The Chicago Tribune had an article about new details in the OmniCare kickback scheme that included many of the country’s for profit nursing home chains. Omnicare — which supplies medicine to roughly 1.4 million nursing home residents in facilities across the U.S. and enjoys an 85 percent share of this market. Court documents add new details to a whistle-blower lawsuit alleging that the giant pharmaceutical firm Omnicare Inc. paid kickbacks to Illinois’ most prominent nursing home families.
The new filing, which contains 164 pages of internal company records and other documents, is intended to bolster pending civil allegations that Omnicare significantly inflated the purchase price it paid in 2004 for a pharmacy company purportedly controlled by Chicago nursing home operators Philip Esformes and his father, Morris Esformes.
Omnicare’s $32 million purchase of that company, Total Pharmacy, included roughly $16 million that was a kickback to secure long-term pharmacy contracts with nearly three dozen nursing homes the Esformeses operated or controlled
The new documents include copies of handwritten notes from a March 2004 meeting at Morris Esformes’ Lincolnwood headquarters between Omnicare CEO Joel Gemunder and Morris Esformes to discuss the sale of Total Pharmacy to Omnicare. Gemunder offered to pay $15 million for Total Pharmacy if three-year contracts were in place with Esformes-controlled homes, $20 million if there were five-year contracts and $25 million if there were 10-year contracts. In the final sale, Omnicare paid the $25 million and let Total Pharmacy keep $7 million worth of accounts receivable, making the sale worth $32 million.
The new court filing also includes other handwritten notes taken two days after the meeting that allegedly show Morris Esformes agreed to backdate nursing home pharmacy contracts "in order to avoid the appearance of impropriety," according to the lawsuit.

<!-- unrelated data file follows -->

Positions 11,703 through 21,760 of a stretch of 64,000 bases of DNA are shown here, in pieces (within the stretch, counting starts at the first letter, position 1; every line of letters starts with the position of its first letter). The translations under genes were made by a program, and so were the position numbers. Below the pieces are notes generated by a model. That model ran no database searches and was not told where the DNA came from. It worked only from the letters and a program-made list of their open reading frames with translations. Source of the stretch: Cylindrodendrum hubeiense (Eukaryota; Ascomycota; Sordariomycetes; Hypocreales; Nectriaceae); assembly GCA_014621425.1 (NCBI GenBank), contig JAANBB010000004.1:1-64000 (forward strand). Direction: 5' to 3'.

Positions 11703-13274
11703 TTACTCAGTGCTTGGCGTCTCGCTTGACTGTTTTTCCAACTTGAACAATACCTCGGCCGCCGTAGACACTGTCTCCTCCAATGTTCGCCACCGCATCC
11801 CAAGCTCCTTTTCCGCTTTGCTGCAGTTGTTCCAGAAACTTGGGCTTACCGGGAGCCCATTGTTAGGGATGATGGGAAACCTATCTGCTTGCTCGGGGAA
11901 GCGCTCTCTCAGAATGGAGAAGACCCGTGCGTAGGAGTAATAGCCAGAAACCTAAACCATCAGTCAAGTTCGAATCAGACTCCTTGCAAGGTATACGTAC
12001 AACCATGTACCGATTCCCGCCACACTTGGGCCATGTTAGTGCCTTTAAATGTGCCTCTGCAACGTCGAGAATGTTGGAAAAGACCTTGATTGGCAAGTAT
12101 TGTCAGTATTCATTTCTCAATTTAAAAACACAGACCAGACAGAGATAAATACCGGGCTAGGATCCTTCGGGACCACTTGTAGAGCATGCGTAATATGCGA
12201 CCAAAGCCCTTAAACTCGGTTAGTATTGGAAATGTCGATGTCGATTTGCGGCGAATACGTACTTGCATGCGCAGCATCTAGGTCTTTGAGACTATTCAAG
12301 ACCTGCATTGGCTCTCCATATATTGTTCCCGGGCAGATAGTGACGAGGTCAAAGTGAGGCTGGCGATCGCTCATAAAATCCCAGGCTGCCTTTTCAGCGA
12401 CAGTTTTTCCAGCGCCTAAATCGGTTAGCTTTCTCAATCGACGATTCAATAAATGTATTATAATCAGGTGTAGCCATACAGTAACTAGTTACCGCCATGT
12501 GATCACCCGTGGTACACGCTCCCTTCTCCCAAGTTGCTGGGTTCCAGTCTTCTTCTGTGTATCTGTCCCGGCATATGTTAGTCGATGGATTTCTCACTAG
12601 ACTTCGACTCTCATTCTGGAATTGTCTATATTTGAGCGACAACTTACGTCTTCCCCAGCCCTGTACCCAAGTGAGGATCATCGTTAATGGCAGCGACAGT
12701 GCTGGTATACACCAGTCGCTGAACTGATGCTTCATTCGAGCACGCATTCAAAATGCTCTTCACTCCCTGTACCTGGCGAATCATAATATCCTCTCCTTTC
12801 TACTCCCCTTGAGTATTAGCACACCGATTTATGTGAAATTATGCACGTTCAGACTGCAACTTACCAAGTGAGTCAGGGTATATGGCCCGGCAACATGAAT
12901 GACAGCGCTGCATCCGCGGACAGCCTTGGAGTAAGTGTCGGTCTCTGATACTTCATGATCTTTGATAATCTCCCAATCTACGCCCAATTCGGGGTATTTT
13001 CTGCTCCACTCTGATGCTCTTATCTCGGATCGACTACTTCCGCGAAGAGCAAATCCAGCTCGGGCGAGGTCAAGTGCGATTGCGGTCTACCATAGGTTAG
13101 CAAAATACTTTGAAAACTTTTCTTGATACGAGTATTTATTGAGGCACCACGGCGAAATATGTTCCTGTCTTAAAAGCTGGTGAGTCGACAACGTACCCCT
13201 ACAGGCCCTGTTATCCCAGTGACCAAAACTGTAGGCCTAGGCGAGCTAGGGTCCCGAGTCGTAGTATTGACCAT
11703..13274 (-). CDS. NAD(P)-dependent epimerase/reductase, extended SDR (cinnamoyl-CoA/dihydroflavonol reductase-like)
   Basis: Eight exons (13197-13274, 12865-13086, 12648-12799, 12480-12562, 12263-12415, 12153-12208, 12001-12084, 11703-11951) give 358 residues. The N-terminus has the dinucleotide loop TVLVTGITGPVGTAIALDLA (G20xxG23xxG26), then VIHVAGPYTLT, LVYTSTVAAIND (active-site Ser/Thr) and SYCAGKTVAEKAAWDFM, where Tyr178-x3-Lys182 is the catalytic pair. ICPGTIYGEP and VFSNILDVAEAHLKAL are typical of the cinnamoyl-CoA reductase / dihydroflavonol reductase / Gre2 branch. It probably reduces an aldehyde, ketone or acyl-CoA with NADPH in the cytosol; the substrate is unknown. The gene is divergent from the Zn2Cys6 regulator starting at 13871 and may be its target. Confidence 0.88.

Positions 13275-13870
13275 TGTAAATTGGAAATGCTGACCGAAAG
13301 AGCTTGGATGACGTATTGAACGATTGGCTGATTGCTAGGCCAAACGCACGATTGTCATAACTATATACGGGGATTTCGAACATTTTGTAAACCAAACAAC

Philip and Morris Esformes, who are listed as part-owners of 28 nursing homes in Illinois and Florida, and had ties to others in Missouri, have not been charged with any crime in the sale of Total Pharmacy.
The whitsle blowers include two industry insiders: pharmacy executive Maureen Nehls, who served as vice president of pharmacy operations for Total Pharmacy, and former health care dealmaker Adam Resnick, a consultant to Total Pharmacy at the time of the sale.
The Tribune in April reported that the Esformeses were embroiled in what prosecutors called a "horrific" patient-brokering scheme in which unsuspecting nursing home residents were shuttled to and from a local psychiatric hospital for unnecessary treatments.
Government authorities in Boston have won settlements in federal court based on Resnick’s information about other deals involving Omnicare and separate East Coast nursing home chains including Mariner and SavaSeniorCare owned and operated ath time by Murray Forman and Leonard Grunstein.
The False Claims Act allows private citizens to file lawsuits against companies and individuals defrauding the government and recover funds on the government’s behalf.